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Sep 16, 2022

Wounded Warrior Project® (WWP) announced today the elections of Kristen Robinson Darcy, chief operating officer (COO) and head of services and operations of Fidelity Charitable®, and Jeff...

Sep 15, 2022

Almost 50 Wounded Veterans Meet with U.S. Senators, Representatives, and Congressional Staff WASHINGTON, Sept. 15, 2022 /PRNewswire/ -- Wounded Warrior Project® (WWP) this week brought dozens of...

Sep 1, 2022

Too many veterans are still dying by suicide. To address this issue, Wounded Warrior Project® (WWP) is working to reduce the fears and barriers warriors face when asking for help. "The warriors...

Veteran Employment: Wounded Warrior Project Steers Vets to Civilian Jobs

DALLAS, Feb. 7, 2018 /PRNewswire-USNewswire/ -- Jarrod Tallman is proof that persistence pays off. The Marine Corps veteran ran into roadblocks while transitioning from military life to a civilian career. He had the experience from his 11 years in the military. He had the education. What he did not have was a career fit. But 11 years after his military service ended because of injury, Jarrod says he has new purpose.

Jarrod Tallman has conquered many challenges with the help of Wounded Warrior Project, from fitting into this cycling outfit, to finding the right career fit.

"I haven't had a job I thoroughly enjoyed since 2012," Jarrod said.

He is now the Director of Purchasing for UT Southwestern Medical Center. It is a job he originally had not considered as a "veteran job."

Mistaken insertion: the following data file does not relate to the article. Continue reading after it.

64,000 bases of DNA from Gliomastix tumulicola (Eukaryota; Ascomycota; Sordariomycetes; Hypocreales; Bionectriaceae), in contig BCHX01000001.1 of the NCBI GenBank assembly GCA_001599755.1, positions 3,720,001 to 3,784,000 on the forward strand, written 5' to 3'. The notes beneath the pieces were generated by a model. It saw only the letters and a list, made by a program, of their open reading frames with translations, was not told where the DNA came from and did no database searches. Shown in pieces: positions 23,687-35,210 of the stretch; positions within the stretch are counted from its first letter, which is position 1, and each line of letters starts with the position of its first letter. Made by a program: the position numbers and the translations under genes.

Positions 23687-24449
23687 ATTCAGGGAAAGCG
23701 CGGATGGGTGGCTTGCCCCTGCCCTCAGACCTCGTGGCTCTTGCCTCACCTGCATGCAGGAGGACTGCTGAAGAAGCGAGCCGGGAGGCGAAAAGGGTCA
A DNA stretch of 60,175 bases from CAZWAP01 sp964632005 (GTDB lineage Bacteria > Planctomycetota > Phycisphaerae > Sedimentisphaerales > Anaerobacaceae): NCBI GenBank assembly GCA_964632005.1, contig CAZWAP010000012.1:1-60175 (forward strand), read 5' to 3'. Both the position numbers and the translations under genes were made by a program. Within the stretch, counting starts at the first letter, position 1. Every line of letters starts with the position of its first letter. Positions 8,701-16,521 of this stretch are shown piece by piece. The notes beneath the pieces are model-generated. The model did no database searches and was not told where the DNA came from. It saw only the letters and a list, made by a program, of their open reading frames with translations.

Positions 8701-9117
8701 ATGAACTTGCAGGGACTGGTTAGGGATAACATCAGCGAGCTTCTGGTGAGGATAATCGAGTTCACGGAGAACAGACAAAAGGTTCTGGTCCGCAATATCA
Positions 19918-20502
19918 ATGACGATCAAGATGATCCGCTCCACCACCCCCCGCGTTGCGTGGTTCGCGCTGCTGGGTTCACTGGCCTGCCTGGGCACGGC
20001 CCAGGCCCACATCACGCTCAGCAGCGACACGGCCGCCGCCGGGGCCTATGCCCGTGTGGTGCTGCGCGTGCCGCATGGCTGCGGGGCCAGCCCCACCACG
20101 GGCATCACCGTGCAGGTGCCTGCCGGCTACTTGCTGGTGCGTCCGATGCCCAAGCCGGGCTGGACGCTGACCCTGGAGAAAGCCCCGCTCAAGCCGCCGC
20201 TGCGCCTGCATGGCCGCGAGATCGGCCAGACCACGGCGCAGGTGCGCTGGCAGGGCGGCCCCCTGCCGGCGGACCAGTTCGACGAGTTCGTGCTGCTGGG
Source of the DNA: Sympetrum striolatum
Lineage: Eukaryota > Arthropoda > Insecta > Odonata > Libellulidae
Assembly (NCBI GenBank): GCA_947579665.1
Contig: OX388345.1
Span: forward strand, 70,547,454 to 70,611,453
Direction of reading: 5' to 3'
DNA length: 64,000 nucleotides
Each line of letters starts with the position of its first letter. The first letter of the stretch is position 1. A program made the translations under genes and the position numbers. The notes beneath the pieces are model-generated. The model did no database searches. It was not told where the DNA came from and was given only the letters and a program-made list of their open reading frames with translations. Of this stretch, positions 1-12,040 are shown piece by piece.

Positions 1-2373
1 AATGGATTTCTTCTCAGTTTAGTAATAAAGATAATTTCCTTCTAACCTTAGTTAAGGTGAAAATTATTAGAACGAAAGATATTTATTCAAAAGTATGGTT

"I had zero medical background. But I did have a background in supply, logistics, and management." Those skills – sharpened during his Marine career – made Jarrod an ideal job candidate, but he needed encouragement.

"Wounded Warrior Project staff talked to me about how my experience translated to this role." Jarrod applied online and had an interview the same day. Now, seven months later, Jarrod is thriving in his new position.

Finding the right fit isn't easy though. Jarrod connected with Wounded Warrior Project® (WWP) after leaving the service. He turned to WWP career counseling to help find a role in the civilian workforce.

"I worked on my resume and my online presence," Jarrod said. "Wounded Warrior Project coached me on interviewing and helped me with networking."

WWP veteran career counseling ( works to get wounded veterans gainfully employed and feeling more whole again. In fiscal year 2016, WWP helped more than 2,600 warriors and family members find employment. In turn, they combined to earn nearly $100 million during the year. This impact not only improves the lives of these families, it increases each warrior's self-worth. 

The WWP logo depicts one warrior carrying another warrior off the battlefield. Each WWP program is designed to help these veterans improve from the warrior being carried to the one helping and supporting his or her fellow service member. Jarrod is proof of how impactful WWP career counseling is. Now he wants to give back.

"Veterans can adapt and overcome. I want to mentor warriors to adjust to the right civilian job."

About Wounded Warrior Project
Wounded Warrior Project® (WWP) connects, serves, and empowers wounded warriors. Read more at


SOURCE Wounded Warrior Project

For further information: Rob Louis - Public Relations,, 904.627.0432

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